Maj. Gordon W. “Pawnee Bill” Lillie caught oil fever in 1918.
With American fighting “the war to end all wars” in Europe, a popular Oklahoma showman launched his own oil exploration and refining company.
Although not as famous as his friend Col. William F. “Buffalo Bill” Cody of Wyoming, Maj. Gordon William “Pawnee Bill” Lillie was “widely known as a showman, a teacher and friend of the Indian,” according to his biographer.
Maj. Lillie was admired for being a “colonizer in Oklahoma and builder of his state,” noted Stillwater journalist Glenn Shirley in his 1958 book Pawnee Bill: A Biography of Major Gordon W. Lillie.
The two popular entertainers joined their shows in 1908 to form “Buffalo Bill’s Wild West and Pawnee Bill’s Great Far East,” promoted as “a glorious cavalcade of dazzling brilliancy,” noted Shirley, adding that the combined shows offered, “an almost endless procession of delightful sight and sensations.”
However, times were changing as public taste turned to a new form of entertainment, motion picture shows.
By 1913, the two showmen’s partnership was over and their western cavalcade foreclosed. Lillie turned to other ventures — real estate, banking, ranching, and like his former partner Cody, the petroleum industry.
Oklahoma oilfield discoveries near Yale (population of only 685 in 1913) had created a drilling boom that made it home to 20 oil companies and 14 refineries. In 1916, Petrol Refining Company added a 1,000-barrel-a-day-capacity plant in Yale, about 25 miles south of Lillie’s ranch.
The trade magazine Petroleum Age, which had covered the 1917 “Roaring Ranger” oilfield discovery in Texas, reported that for Pawnee Bill, “the lure of the oil game was too strong to overcome.”
The Oklahoma showman founded the Pawnee Bill Oil Company on February 25, 1918, and bought Petrol Refining’s new “skimming” refinery in March.
An early type of refining, skimming (or topping) removed light oils, gasoline and kerosene and left a residual oil that could also be sold as a basic fuel. To meet growing demand for kerosene lamp fuel, early refineries built west of the Mississippi River often used the inefficient but simple process.
Lillie’s company became known as Pawnee Bill Oil & Refining and contracted with the Twin State Oil Company for oil from nearby leases in Payne County.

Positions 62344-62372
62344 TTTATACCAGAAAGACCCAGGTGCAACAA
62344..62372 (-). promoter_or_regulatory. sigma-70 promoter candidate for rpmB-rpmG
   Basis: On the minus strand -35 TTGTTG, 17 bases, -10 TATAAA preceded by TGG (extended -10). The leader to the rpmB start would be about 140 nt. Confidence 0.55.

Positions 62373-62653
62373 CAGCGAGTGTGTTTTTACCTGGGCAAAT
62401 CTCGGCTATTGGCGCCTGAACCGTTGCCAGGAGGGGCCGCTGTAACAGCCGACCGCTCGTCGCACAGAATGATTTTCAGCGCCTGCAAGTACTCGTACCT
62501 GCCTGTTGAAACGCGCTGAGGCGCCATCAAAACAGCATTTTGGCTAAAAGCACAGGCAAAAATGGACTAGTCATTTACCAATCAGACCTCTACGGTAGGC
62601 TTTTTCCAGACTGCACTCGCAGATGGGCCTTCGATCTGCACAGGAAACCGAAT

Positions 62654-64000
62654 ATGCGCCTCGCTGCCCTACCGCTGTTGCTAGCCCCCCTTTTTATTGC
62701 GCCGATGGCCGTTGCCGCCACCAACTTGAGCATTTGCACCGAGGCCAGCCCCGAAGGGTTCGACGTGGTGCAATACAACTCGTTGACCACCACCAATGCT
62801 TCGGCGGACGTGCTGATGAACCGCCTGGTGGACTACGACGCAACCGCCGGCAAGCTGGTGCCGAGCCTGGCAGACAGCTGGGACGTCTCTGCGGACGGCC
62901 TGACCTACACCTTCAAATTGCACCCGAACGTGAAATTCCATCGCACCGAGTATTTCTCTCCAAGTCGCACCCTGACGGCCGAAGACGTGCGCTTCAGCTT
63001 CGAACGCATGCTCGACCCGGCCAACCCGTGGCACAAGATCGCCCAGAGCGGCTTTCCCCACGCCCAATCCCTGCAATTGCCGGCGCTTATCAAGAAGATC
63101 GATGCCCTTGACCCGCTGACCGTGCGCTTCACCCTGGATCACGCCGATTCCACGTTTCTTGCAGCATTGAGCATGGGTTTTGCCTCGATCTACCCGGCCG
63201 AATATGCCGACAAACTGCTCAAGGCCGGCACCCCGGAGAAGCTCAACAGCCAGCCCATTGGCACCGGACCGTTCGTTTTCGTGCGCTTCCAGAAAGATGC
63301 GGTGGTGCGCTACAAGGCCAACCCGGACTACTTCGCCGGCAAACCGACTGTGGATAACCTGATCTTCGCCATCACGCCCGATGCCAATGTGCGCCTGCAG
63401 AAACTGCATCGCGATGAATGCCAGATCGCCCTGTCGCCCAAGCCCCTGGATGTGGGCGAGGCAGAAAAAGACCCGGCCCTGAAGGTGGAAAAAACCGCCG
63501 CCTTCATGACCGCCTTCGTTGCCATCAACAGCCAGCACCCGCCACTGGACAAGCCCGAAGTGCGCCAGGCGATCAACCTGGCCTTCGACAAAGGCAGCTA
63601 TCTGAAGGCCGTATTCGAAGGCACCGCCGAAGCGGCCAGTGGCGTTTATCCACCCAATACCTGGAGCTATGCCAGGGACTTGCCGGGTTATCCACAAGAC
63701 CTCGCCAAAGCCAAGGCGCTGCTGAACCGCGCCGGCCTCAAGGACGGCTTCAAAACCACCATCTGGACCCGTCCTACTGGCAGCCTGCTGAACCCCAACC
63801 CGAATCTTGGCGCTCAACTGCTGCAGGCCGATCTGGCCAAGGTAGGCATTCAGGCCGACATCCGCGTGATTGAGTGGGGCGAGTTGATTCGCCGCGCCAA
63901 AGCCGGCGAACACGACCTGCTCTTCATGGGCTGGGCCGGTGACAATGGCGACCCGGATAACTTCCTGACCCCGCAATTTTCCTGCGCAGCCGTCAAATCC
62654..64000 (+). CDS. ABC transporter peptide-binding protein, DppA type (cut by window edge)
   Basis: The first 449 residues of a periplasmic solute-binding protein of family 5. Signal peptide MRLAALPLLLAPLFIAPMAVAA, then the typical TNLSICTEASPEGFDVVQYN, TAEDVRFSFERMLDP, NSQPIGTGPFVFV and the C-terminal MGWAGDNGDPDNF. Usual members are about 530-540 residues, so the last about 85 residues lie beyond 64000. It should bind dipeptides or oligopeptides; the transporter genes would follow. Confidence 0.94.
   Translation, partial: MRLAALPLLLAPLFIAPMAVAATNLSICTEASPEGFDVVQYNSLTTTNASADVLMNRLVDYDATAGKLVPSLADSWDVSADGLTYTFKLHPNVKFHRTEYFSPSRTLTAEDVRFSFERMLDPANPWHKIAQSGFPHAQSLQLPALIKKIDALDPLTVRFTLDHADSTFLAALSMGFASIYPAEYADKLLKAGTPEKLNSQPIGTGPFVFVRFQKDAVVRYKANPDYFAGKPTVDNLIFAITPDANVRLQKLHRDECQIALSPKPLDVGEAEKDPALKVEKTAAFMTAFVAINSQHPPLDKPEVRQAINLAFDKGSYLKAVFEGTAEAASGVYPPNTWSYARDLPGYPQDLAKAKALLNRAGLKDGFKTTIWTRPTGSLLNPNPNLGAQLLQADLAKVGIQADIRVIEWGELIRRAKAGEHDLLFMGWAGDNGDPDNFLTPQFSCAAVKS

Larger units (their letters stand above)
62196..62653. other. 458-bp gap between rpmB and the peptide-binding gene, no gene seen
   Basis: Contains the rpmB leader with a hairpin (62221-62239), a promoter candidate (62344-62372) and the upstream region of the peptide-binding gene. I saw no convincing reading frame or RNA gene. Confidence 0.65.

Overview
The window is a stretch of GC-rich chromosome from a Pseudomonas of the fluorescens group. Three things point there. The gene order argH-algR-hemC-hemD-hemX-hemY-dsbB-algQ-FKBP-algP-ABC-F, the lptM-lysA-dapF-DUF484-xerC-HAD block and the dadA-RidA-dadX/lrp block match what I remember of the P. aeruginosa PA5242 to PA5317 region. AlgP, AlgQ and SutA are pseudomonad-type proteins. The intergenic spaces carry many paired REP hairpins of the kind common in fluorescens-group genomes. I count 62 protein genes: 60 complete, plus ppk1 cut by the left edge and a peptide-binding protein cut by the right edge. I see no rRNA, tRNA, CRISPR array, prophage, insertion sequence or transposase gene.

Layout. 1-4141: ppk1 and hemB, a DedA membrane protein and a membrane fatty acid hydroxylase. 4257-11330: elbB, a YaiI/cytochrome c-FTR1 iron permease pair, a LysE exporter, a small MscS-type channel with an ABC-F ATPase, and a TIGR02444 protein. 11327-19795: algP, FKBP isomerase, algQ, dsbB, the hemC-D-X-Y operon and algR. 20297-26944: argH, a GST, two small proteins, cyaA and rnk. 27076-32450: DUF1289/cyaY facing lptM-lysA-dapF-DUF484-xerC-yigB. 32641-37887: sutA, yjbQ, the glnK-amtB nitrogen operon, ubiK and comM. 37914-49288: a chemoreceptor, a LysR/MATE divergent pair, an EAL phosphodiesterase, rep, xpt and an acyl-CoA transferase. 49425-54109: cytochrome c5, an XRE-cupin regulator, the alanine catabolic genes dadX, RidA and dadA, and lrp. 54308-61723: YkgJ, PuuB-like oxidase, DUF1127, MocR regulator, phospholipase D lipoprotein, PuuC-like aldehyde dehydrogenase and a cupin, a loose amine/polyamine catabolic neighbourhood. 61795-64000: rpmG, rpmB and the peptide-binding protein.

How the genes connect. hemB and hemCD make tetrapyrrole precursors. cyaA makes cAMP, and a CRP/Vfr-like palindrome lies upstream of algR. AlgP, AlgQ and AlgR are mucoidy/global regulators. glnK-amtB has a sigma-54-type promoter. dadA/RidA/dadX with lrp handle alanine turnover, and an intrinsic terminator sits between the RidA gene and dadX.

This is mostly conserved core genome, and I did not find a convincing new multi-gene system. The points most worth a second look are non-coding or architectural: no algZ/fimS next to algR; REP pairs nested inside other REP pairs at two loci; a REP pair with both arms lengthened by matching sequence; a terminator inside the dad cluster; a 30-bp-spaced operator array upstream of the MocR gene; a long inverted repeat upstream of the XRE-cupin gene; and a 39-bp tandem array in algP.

Under headlines like “Pawnee Bill In Oil” and “Hero of Frontier Days Tries the Biggest Game in All the World,” the Petroleum Age proclaimed:
“Pawnee Bill, sole survivor of that heroic band of men who spread the romance of the frontier days over the world…who used to scout on the ragged edge of semi-savage civilization, is doing his bit to supply Uncle Sam and his allies with the stuff that enables armies to save civilization.”
Post War Bust
By July 30, 1919, Pawnee Bill Oil (and Refining) Company had leased 25 railroad tank cars, each with a capacity of about 8,300 gallons. But the end of “the war to end all wars” drastically reduced demand for oil and refined petroleum products. Just two year later, Oklahoma refineries were operating at about 50 per cent capacity, with 39 plants shut down.
Although Lillie’s refinery was among those closed, he did not give up. In February 1921, he incorporated the Buffalo Refining Company and took over the Yale refinery’s operations. He was president and treasurer of the new company. But by June 1922, the Yale refinery was making daily runs of 700 barrels of oil, about half its skimming capacity.
“At the annual stockholders’ meeting held at the offices of the Pawnee Bill Oil company in Yale, Oklahoma, in April, it was voted to declare an eight per cent dividend,” reported the Wichita Daily Eagle. “The officers and directors have been highly complimented for their judicious and able handling, of the affairs of the company through the strenuous times the oil industry has passed through since the Armistice was signed.”
The Kansas newspaper added that although many Independent refineries had been sold at receivers’ sale, “the financial condition of the Pawnee Bill company is in fine shape,”
Buffalo Bill’s Shoshone Oil
What happened next has been hard to determine since financial records of the Pawnee Bill Oil Company are rare. A 1918 stock certificate signed by Lillie, valued by collectors one hundred years later, could be found selling online for about $2,500.
Maj. Gordon William “Pawnee Bill” Lillie’s friend and partner Col. William F. “Buffalo Bill” Cody also caught oil fever, forming several Wyoming oil exploration ventures, including the Shoshone Oil Company.
Another legend of the Old West, lawman and gambler Wyatt Earp, in 1920 began his own search for black gold wealth on a barren piece of California scrub land. A century later, his Kern County lease still paid royalties. Learn more about his Kern County leases in Wyatt Earp’s California Oil Wells.
Recommended Reading: Pawnee Bill: A Biography of Major Gordon W. Lillie (1958). Your Amazon purchases benefit the American Oil & Gas Historical Society. As an Amazon Associate, AOGHS earns a commission from qualifying purchases.
The American Oil & Gas Historical Society preserves U.S. petroleum history. Become an AOGHS annual supporting member and help maintain this energy education website and expand historical research. For more information, contact firstname.lastname@example.org. Copyright © 2023 Bruce A. Wells. All rights reserved.
Citation Information – Article Title: “Pawnee Bill Oil Company.” Authors: B.A. Wells and K.L. Wells. Website Name: American Oil & Gas Historical Society. URL: https://aoghs.org/stocks/pawnee-bill-oil-company. Last Updated: February 16, 2023. Original Published Date: February 24, 2017.